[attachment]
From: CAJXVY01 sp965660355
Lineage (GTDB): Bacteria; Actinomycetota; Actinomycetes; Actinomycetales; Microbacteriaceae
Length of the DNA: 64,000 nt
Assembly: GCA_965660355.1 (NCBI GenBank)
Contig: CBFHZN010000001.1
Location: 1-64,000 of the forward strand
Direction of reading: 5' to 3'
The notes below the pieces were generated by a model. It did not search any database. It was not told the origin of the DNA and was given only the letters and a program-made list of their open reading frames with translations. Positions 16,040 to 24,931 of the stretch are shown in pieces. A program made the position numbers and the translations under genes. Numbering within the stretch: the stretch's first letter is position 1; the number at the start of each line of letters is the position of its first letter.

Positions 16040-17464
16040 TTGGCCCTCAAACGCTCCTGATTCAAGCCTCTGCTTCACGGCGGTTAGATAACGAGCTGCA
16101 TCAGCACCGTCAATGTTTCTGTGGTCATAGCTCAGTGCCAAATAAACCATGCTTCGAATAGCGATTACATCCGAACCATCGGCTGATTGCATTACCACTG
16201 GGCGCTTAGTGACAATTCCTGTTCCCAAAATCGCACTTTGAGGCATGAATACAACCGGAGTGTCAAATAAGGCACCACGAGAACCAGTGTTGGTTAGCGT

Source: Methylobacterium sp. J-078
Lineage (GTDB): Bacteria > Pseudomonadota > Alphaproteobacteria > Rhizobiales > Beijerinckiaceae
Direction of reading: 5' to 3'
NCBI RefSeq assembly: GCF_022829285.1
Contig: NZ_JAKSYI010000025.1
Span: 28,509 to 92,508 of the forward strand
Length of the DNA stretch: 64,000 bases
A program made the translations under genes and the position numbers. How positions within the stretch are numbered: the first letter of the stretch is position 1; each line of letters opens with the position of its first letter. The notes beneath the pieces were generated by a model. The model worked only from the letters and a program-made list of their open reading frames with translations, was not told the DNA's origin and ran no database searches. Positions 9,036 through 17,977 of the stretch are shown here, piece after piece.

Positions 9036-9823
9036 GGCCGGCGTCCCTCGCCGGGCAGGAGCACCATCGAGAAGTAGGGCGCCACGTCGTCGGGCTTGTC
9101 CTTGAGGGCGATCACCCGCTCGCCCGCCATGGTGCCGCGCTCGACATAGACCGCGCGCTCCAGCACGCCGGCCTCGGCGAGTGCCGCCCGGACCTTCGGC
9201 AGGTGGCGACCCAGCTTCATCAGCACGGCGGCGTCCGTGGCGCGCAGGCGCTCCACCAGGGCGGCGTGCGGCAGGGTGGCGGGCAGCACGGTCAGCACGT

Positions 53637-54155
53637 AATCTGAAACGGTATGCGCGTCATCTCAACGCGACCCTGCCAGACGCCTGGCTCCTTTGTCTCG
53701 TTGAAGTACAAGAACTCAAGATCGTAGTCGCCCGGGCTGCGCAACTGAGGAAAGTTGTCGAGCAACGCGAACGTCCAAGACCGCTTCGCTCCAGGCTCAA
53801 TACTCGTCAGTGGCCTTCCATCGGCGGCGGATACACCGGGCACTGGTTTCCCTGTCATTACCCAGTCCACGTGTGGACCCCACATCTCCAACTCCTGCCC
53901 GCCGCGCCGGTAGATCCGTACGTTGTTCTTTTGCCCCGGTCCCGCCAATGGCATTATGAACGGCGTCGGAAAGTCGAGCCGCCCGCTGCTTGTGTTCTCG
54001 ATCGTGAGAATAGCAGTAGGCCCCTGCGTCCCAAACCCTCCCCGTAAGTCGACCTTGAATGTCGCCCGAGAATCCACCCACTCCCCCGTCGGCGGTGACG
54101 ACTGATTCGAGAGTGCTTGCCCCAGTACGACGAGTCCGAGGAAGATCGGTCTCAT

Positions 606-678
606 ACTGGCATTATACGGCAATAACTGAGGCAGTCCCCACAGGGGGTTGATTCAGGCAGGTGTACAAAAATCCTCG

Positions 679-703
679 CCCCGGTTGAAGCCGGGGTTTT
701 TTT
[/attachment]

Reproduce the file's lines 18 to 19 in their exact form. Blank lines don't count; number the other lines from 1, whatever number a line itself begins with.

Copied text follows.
Span: 28,509 to 92,508 of the forward strand
Length of the DNA stretch: 64,000 bases